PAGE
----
Androgen Receptor Gene and p21 Gene in Breast Cancer

Institution: University of Southern California
Investigator(s): Wei Wang, M.D. -
Award Cycle: 2005 (Cycle 11) Grant #: 11FB-0133 Award: $34,293
Award Type: Postdoctoral Fellowship
Research Priorities
Etiology and Prevention>Etiology: the role of environment and lifestyle



Initial Award Abstract (2005)
Introduction: Androgens, which are usually thought of as male hormones, have many important functions in the female body. These functions are both indirect, through acting as a source of estrogen production, and direct, through binding to the androgen receptor (AR). Accumulating evidence has suggested that in female breast, these two modes of action might lead to different outcomes. The indirect effect contributes to increased breast cancer risk, while the direct effect may be protective. The overall effect will be the balance between these two. In our recently-completed study among women with and without breast cancer, we incorporated a genetic marker (AR variant) to specifically examine the direct effect of androgens. Our study found a relationship between the stronger AR variant and a reduced breast cancer risk among women whose mother or sister(s) had been affected by breast cancer, supporting the postulated protective direct effect of androgens. However, our previous study was very small and included only African-American women. Data are still too sparse to determine which groups of women might be protected by androgens. Therefore we propose to reexamine this question in two larger studies that include three racial groups. Moreover, we will explore possible mechanisms of the protective effect of androgens by examining one specific protein (p21) which plays a very important role in controlling the growth and division of normal and cancer cells. This protein was chosen for study because androgens can regulate its production.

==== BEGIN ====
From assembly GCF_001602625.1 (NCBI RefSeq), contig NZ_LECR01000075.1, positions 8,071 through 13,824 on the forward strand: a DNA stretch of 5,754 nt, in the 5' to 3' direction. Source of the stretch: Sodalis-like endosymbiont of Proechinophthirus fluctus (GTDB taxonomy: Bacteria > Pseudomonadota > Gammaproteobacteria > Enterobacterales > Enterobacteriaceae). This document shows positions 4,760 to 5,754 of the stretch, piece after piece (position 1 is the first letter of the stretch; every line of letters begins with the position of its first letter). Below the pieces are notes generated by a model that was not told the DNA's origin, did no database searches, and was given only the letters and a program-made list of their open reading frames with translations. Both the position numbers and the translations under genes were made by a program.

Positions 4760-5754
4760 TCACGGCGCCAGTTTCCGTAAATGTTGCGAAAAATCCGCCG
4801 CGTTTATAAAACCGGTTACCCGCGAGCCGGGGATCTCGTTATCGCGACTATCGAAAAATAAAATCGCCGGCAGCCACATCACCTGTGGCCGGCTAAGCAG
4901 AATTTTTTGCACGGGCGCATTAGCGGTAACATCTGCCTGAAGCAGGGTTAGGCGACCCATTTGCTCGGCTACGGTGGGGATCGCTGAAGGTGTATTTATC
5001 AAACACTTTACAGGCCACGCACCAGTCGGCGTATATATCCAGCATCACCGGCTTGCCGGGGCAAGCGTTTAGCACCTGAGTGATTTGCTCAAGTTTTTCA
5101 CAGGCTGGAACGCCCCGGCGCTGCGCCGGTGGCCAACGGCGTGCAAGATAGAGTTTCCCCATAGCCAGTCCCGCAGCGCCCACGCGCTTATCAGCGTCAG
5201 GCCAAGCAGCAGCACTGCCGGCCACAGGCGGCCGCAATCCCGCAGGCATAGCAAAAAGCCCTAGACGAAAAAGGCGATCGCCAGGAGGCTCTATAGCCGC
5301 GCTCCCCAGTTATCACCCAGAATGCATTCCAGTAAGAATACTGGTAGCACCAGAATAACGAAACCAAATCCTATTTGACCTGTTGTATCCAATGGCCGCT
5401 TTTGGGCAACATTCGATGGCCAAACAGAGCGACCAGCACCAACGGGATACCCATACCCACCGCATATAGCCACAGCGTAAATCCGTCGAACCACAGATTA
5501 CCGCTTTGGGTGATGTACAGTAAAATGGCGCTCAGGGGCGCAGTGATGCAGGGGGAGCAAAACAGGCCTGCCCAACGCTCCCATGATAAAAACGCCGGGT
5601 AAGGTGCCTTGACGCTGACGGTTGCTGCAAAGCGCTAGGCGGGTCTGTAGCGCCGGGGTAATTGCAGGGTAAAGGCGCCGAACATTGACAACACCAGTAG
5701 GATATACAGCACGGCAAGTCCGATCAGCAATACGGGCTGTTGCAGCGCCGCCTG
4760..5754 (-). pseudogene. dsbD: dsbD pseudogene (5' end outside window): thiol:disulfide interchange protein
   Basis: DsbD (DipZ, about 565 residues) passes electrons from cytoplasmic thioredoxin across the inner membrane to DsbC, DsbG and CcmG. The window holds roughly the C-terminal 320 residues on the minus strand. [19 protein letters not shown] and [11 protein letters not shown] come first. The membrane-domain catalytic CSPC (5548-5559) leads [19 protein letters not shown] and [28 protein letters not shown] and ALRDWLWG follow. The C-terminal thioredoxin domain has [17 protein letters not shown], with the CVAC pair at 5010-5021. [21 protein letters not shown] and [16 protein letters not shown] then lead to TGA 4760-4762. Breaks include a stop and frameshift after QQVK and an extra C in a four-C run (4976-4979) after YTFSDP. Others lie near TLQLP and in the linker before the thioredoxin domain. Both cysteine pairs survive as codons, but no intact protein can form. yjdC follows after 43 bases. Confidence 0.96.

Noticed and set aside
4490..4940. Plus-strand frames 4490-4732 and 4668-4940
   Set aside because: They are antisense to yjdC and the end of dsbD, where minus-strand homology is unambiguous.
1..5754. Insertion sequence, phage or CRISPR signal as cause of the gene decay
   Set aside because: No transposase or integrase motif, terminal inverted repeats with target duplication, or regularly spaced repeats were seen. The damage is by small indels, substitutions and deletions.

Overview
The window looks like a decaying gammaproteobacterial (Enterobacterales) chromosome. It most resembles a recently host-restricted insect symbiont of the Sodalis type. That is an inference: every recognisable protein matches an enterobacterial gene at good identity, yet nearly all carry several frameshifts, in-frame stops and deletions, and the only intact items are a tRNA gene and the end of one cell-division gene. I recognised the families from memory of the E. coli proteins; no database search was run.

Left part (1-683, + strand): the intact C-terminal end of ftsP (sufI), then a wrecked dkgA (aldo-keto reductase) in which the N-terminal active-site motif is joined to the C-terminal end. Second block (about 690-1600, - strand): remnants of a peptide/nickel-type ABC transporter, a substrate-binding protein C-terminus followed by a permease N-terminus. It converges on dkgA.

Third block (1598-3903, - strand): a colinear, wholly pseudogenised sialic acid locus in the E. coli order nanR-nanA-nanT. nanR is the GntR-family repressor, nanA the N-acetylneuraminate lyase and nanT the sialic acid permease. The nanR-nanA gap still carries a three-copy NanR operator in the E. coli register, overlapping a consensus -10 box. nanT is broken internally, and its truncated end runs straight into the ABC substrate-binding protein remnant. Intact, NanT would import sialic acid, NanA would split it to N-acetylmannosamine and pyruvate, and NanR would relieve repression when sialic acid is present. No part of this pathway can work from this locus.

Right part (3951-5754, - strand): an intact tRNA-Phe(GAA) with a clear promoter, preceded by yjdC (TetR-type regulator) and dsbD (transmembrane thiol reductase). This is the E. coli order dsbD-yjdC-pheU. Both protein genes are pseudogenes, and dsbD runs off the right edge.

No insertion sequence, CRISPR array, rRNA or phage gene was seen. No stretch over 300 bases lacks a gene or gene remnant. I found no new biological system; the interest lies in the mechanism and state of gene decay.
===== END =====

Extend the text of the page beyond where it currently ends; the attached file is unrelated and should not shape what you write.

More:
Hypotheses: We hypothesize that genetically-determined differences in the androgen action may predispose women to different risks of breast cancer, at least in some groups of women, for examples, women with relatives (mother or sisters) affected by breast cancer.

Methodology: We will use DNA samples and other information collected from women with and without breast cancer in two studies conducted in Northern and Southern California. We will conduct genetic analyses on these DNA samples and later perform statistical analyses to determine whether women with genetically-determined high androgen action may have a lower risk of breast cancer.

Innovative elements: The idea that androgens act directly as a protective factor in breast cancer is still very controversial. Data supporting this idea, although somewhat consistent, are very sparse. There is also a lack of well-conducted studies of the p21 protein in women with and without breast cancer. Our proposed study could provide new clues as to how androgens influence breast cancer risk in women.

Advocacy involvement: Recently, there is a rapidly-growing interest in the use of androgen replacement in symptomatic women undergoing menopause. However recent news reports on the potential hazards of various types of hormone therapy (including androgens) raises great public concern about the possible use of androgens alone or in combination with estrogen and/or progeterone replacement therapy. Therefore it is critical to understand the functions of androgens in the breast, and how these functions might vary in different groups of women. If a direct protective effect of androgens can be demonstrated in some groups of women (such as those with a family history of breast cancer or those on postmenopausal hormone replacement therapy), then androgens might be useful for protecting these women from breast cancer.